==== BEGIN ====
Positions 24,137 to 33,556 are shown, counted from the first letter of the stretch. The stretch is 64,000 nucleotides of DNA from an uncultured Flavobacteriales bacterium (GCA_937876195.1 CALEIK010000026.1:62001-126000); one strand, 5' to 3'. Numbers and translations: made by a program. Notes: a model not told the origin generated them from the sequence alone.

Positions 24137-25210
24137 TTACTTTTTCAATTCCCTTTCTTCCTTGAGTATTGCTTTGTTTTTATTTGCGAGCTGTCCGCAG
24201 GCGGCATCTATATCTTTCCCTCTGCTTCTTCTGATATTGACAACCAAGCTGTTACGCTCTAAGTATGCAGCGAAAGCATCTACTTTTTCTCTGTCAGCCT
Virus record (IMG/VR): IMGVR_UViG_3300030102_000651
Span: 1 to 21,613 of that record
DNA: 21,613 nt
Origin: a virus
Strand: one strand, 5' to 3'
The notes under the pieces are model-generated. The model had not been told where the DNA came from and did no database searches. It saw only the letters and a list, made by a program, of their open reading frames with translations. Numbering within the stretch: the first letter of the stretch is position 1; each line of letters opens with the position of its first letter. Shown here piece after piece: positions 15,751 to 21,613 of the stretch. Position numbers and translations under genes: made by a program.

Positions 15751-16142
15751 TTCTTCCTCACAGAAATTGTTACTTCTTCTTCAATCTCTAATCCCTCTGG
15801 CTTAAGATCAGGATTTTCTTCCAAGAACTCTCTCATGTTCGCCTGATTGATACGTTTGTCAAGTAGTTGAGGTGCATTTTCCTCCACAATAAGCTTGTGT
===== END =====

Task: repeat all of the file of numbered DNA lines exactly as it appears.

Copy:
Positions 24,137 to 33,556 are shown, counted from the first letter of the stretch. The stretch is 64,000 nucleotides of DNA from an uncultured Flavobacteriales bacterium (GCA_937876195.1 CALEIK010000026.1:62001-126000); one strand, 5' to 3'. Numbers and translations: made by a program. Notes: a model not told the origin generated them from the sequence alone.

Positions 24137-25210
24137 TTACTTTTTCAATTCCCTTTCTTCCTTGAGTATTGCTTTGTTTTTATTTGCGAGCTGTCCGCAG
24201 GCGGCATCTATATCTTTCCCTCTGCTTCTTCTGATATTGACAACCAAGCTGTTACGCTCTAAGTATGCAGCGAAAGCATCTACTTTTTCTCTGTCAGCCT
Virus record (IMG/VR): IMGVR_UViG_3300030102_000651
Span: 1 to 21,613 of that record
DNA: 21,613 nt
Origin: a virus
Strand: one strand, 5' to 3'
The notes under the pieces are model-generated. The model had not been told where the DNA came from and did no database searches. It saw only the letters and a list, made by a program, of their open reading frames with translations. Numbering within the stretch: the first letter of the stretch is position 1; each line of letters opens with the position of its first letter. Shown here piece after piece: positions 15,751 to 21,613 of the stretch. Position numbers and translations under genes: made by a program.

Positions 15751-16142
15751 TTCTTCCTCACAGAAATTGTTACTTCTTCTTCAATCTCTAATCCCTCTGG
15801 CTTAAGATCAGGATTTTCTTCCAAGAACTCTCTCATGTTCGCCTGATTGATACGTTTGTCAAGTAGTTGAGGTGCATTTTCCTCCACAATAAGCTTGTGT